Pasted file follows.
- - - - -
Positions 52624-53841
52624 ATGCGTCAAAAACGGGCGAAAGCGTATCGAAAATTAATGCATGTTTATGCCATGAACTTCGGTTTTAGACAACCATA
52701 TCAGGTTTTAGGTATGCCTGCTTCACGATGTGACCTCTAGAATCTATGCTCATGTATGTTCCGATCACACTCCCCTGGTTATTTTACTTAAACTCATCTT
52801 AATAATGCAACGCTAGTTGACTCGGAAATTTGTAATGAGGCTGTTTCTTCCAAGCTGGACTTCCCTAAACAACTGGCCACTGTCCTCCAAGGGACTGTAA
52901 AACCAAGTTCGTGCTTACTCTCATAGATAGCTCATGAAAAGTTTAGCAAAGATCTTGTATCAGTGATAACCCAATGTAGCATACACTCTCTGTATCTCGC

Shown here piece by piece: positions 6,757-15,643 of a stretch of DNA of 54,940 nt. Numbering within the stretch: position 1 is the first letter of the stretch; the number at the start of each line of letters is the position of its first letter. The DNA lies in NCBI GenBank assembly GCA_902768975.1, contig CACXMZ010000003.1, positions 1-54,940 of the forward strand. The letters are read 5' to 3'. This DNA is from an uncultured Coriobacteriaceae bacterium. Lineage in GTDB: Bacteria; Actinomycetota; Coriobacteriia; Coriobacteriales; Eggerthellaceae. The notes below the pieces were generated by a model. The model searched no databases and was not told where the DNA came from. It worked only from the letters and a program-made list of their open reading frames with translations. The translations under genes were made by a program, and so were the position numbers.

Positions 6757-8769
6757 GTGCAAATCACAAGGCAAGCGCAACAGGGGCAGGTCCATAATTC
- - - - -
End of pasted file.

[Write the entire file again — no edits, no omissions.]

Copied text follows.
Positions 52624-53841
52624 ATGCGTCAAAAACGGGCGAAAGCGTATCGAAAATTAATGCATGTTTATGCCATGAACTTCGGTTTTAGACAACCATA
52701 TCAGGTTTTAGGTATGCCTGCTTCACGATGTGACCTCTAGAATCTATGCTCATGTATGTTCCGATCACACTCCCCTGGTTATTTTACTTAAACTCATCTT
52801 AATAATGCAACGCTAGTTGACTCGGAAATTTGTAATGAGGCTGTTTCTTCCAAGCTGGACTTCCCTAAACAACTGGCCACTGTCCTCCAAGGGACTGTAA
52901 AACCAAGTTCGTGCTTACTCTCATAGATAGCTCATGAAAAGTTTAGCAAAGATCTTGTATCAGTGATAACCCAATGTAGCATACACTCTCTGTATCTCGC

Shown here piece by piece: positions 6,757-15,643 of a stretch of DNA of 54,940 nt. Numbering within the stretch: position 1 is the first letter of the stretch; the number at the start of each line of letters is the position of its first letter. The DNA lies in NCBI GenBank assembly GCA_902768975.1, contig CACXMZ010000003.1, positions 1-54,940 of the forward strand. The letters are read 5' to 3'. This DNA is from an uncultured Coriobacteriaceae bacterium. Lineage in GTDB: Bacteria; Actinomycetota; Coriobacteriia; Coriobacteriales; Eggerthellaceae. The notes below the pieces were generated by a model. The model searched no databases and was not told where the DNA came from. It worked only from the letters and a program-made list of their open reading frames with translations. The translations under genes were made by a program, and so were the position numbers.

Positions 6757-8769
6757 GTGCAAATCACAAGGCAAGCGCAACAGGGGCAGGTCCATAATTC